Even when no one else is around, words spoken out loud to God are powerful.
Posted in , Apr 1, 2019
There’s nothing wrong with silent prayer. On the contrary, the Bible depicts Hannah being judged by others (a priest, no less) as she prayed silently—but her prayer was heard and answered by God (see 1 Samuel 1). Still, there are some good reasons to pray aloud, even when no one but God is around to hear you.
Maybe, like me, you’ve nodded off while praying silently. Maybe (again like me) you even prefer to end your day by climbing into bed and praying until you fall asleep. But I don’t believe I’ve ever succumbed to sleep while praying aloud. Like David, who wrote, “I cry aloud to the Lord; I lift up my voice to the Lord for mercy” (Psalm 142:1, NIV), I find that praying aloud focuses my mind and heart on what I’m saying, and my voice reinforces my thoughts while also preventing distraction.
Asaph urged God’s people to “Sing for joy to God our strength; shout aloud to the God of Jacob!” (Psalm 81:1, NIV). Some thoughts and emotions are almost antithetical to silent prayer; they must be spoken, even shouted. Joy, rage, confession and confusion are expressed and emphasized best, I think, when the vocal chords and tongue join with mind and heart in the act of prayer.
I remember some of the things I pray silently, but I recall far more of what I pray aloud. It’s simple math: thought + word = more memorable. And writing a prayer as I’m speaking it often adds more action to the equation, particularly when I’m praying for the needs of others. It’s easier to remember to pray for someone when I’ve already prayed aloud for that particular need.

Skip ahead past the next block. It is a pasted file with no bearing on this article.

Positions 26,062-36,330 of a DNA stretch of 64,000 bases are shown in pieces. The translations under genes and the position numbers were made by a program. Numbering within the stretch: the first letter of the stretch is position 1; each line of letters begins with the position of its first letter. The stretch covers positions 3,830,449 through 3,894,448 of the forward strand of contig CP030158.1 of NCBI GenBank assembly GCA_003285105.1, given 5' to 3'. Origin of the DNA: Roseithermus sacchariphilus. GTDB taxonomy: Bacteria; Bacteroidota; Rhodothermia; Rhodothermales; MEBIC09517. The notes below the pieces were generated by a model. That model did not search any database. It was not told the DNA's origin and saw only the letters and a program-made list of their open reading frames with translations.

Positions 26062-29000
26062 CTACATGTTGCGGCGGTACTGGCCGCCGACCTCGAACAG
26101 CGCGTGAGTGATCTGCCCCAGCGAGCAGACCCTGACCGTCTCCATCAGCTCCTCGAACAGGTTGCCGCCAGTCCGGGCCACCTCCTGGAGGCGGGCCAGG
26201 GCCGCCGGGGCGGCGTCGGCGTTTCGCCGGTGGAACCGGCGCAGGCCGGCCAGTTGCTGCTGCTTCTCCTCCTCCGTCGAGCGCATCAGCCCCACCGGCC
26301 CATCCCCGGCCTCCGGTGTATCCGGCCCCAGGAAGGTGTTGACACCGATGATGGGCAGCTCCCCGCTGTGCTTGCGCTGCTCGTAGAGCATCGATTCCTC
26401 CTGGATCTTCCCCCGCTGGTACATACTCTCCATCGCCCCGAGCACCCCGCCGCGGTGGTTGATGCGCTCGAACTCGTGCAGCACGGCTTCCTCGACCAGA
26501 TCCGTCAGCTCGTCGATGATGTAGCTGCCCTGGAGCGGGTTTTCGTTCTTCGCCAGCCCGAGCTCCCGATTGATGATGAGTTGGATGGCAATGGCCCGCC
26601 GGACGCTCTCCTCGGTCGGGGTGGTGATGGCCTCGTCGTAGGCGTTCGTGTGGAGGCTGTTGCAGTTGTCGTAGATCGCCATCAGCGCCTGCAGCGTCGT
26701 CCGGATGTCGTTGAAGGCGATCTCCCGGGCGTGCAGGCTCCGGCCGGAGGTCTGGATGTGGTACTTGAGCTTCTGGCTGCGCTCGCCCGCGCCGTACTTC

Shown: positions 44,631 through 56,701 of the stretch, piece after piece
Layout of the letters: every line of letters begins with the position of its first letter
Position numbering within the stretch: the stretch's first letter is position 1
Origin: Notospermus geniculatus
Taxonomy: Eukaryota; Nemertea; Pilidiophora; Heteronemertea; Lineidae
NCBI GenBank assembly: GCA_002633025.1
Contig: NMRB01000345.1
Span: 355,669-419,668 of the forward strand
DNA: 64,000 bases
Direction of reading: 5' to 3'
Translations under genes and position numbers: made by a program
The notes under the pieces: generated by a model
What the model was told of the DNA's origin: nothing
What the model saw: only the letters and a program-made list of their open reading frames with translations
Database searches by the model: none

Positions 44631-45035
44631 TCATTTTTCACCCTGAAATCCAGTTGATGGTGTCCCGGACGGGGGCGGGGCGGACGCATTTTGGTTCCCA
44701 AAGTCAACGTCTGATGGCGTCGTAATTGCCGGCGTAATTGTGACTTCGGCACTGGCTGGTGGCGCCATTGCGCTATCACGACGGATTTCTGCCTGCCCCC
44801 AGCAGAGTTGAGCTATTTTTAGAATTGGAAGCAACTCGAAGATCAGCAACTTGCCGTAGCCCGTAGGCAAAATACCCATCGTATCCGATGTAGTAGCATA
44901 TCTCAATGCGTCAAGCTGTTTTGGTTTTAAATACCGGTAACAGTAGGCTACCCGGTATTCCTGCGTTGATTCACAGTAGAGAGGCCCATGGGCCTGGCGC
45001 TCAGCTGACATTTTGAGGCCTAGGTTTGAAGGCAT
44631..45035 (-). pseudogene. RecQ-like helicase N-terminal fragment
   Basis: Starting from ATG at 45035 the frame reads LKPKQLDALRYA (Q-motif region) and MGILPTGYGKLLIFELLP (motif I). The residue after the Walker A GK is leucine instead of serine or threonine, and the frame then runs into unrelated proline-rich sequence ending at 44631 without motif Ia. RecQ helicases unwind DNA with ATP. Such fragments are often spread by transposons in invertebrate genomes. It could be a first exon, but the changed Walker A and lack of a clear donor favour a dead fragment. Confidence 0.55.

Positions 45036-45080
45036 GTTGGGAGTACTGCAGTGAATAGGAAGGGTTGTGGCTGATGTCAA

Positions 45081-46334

I was once so overcome with disappointment and discouragement that I lay on the floor of my home office, face down, and prayed aloud for more than 30 minutes, “My help is in the name of the Lord, the Maker of heaven and earth” (based on Psalm 124:8). I prayed those words aloud, over and over, sometimes softly and sometimes loudly, until I found myself believing them. Praying aloud—especially when combined with praying Scripture—can revive and increase the faith of the person who is praying.
David sang, “When I kept silent, my bones wasted away through my groaning all day long.” He said God’s hand was heavy on him, and “my strength was sapped as in the heat of summer” (Psalm 32:3, 4, NIV). It’s not healthy to hold in our emotions, and sometimes silent prayer just doesn’t give full expression to the things we’re feeling. Praying aloud can relieve our burdens and release our emotions in healthy ways.
Why not try it? If you’re accustomed to praying silently, it may take some effort—but praying aloud even when you’re alone might also be just what your heart, mind and soul need.